Film Review: Naqoyqatsi

Naqoyqatsi

Naqoyqatsi

Naqoyqatsi is the third and final entry into the Qatsi trilogy and is by far the most difficult and abstract of the three – and that is clearly saying something. Gone are the vast vista’s. Gone are the tranquil moments of serenity or grandeur. The subtitle of the film “Everyday is War” makes it perfectly clear, this will be more of an attack and in many ways the least ambiguous of the collection.

From scenes of abandoned buildings to science labs, everything we see is cold and removed a step from reality. This is done by adding colour filters and twisting the raw footage into something slightly off centre. Whilst this may have been something quite marvellous back in the 90’s and early 2000’s when the film was eventually released after a long rambling, it doesn’t hold up so well now. With a more modern access to video editing software, it feels more like someone’s gone a bit mental with all the effects in photoshop. What it also does is age the film somewhat too – especially when the CGI mock ups and computer effects are being shown. They were dated on release and now they look a bit strange. This will put people off but some of it is so garish, it add’s the strange charm.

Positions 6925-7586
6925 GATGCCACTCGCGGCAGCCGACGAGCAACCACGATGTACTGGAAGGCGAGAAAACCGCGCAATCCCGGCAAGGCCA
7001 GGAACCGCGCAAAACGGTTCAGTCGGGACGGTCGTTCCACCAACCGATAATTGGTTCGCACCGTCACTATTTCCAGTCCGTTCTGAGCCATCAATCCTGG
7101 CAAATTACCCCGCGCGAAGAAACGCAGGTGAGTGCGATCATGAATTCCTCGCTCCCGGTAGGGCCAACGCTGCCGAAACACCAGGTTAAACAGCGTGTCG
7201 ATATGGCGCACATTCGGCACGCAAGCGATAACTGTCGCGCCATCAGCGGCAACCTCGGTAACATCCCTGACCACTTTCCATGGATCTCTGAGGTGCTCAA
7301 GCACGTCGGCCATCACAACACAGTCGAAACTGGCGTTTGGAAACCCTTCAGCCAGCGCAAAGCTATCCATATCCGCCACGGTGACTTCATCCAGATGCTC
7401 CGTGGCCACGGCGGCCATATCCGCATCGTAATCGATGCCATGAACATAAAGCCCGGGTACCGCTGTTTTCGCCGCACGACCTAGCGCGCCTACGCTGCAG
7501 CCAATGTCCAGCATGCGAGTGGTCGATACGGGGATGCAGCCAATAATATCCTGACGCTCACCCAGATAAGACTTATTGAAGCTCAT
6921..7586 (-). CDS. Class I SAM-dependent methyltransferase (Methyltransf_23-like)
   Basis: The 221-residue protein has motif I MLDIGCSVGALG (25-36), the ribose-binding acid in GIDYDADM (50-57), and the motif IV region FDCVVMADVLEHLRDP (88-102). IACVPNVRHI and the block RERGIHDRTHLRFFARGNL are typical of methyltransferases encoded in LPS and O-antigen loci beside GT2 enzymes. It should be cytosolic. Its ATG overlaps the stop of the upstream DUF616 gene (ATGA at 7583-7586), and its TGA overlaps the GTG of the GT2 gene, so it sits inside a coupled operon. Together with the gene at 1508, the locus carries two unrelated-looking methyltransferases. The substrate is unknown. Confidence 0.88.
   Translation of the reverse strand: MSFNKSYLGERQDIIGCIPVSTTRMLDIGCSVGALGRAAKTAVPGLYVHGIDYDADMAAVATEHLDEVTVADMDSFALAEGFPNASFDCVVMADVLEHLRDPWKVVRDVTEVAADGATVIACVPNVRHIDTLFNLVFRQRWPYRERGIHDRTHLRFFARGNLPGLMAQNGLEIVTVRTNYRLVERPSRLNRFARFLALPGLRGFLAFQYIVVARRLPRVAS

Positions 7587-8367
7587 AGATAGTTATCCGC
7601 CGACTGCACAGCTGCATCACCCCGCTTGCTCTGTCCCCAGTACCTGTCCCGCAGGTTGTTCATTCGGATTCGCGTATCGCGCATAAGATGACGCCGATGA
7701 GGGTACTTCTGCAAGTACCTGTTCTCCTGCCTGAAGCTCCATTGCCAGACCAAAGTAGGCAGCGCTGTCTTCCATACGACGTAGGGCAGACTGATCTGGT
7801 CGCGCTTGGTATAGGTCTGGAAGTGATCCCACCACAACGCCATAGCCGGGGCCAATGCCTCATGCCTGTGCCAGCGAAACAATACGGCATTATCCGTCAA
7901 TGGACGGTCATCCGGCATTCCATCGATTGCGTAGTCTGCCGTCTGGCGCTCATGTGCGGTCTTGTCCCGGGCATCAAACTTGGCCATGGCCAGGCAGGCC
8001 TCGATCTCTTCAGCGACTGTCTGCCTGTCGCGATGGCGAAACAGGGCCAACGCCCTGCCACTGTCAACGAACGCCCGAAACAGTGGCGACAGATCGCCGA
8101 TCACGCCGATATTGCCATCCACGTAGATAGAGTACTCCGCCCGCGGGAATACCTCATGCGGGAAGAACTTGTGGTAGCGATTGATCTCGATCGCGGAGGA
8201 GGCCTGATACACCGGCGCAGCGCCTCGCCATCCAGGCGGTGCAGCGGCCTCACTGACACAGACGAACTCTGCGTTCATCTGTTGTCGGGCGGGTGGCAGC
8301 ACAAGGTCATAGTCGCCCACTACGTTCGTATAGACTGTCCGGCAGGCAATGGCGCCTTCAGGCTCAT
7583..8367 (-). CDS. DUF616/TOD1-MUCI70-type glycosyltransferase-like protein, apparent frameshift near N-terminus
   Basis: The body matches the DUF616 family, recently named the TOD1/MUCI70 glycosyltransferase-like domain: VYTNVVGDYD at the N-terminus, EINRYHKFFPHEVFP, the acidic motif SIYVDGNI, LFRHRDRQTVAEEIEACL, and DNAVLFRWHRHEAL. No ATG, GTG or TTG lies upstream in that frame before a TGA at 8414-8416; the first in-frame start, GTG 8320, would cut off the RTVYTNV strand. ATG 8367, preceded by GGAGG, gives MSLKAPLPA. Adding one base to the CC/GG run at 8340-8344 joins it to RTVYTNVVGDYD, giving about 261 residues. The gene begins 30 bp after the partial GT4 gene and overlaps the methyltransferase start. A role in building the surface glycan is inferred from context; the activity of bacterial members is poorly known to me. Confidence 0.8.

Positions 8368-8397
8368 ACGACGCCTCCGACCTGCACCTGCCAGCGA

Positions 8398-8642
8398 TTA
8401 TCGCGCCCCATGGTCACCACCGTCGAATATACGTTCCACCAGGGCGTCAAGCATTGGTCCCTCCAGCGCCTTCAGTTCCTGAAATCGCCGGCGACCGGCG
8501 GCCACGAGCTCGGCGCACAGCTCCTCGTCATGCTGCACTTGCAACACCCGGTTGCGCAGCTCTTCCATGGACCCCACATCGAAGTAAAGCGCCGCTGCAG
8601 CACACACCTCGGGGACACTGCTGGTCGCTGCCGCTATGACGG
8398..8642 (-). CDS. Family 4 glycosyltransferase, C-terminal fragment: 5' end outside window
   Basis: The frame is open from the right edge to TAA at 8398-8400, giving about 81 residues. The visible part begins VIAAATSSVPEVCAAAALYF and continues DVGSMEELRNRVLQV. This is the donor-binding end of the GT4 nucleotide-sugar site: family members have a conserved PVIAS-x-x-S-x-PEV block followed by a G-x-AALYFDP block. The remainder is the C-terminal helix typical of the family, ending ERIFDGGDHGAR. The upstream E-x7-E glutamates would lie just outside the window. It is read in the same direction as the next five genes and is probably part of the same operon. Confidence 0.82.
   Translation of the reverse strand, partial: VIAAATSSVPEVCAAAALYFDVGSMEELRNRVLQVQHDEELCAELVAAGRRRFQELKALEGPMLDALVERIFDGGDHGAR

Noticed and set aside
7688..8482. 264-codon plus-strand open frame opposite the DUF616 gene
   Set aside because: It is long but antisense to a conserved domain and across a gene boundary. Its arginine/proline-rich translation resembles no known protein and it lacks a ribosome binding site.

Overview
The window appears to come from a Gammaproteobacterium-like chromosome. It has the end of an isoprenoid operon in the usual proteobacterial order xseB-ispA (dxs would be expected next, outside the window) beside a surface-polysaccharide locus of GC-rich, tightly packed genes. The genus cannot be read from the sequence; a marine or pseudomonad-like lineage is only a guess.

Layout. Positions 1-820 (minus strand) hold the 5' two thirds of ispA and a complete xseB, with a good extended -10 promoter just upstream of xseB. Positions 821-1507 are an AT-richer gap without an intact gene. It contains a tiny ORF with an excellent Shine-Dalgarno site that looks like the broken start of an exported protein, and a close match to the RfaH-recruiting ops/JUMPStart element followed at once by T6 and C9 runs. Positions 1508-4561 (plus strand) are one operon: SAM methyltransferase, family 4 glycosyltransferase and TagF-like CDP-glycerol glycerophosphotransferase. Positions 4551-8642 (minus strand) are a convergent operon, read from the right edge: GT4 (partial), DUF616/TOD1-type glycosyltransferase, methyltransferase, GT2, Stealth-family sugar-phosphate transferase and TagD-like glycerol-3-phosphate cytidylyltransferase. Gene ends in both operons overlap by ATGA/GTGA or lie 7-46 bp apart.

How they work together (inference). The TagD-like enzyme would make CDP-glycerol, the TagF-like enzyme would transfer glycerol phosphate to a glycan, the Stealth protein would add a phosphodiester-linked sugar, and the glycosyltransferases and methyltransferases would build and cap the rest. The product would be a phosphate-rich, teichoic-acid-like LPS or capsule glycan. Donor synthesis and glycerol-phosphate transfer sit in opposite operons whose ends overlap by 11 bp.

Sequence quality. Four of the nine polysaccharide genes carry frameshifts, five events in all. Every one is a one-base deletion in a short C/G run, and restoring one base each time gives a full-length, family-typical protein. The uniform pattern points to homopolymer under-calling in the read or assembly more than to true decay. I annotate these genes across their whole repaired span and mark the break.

However there are still some sublime sections. My favourite is watching crash test dummies in a plane crash in slow motion being sent to their death. Another section confronts media and how we are constantly bombarded with it all day, every day. It also constantly references how the march of data is like a march of an army too.

Whilst the visual side of the film is visceral and intrusive, the musical side is the most cohesive of the series. Yo Yo Ma plays cello throughout the entire score. Ma’s playing is exceptional. Every drop of emotion is squeezed from that instrument and without it the film would be so much poorer. Infact it’s the glue to the whole movie.

Naqoyqatsi is an awkward end to the trilogy but then that’s part of the point. It’s pessimistic, strange, detached and synthetic. The music feels like the humanistic element and it works best as part of the trilogy and not as a standalone film. Raggio at his angriest.

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Categories: Audio Visual, Film, review

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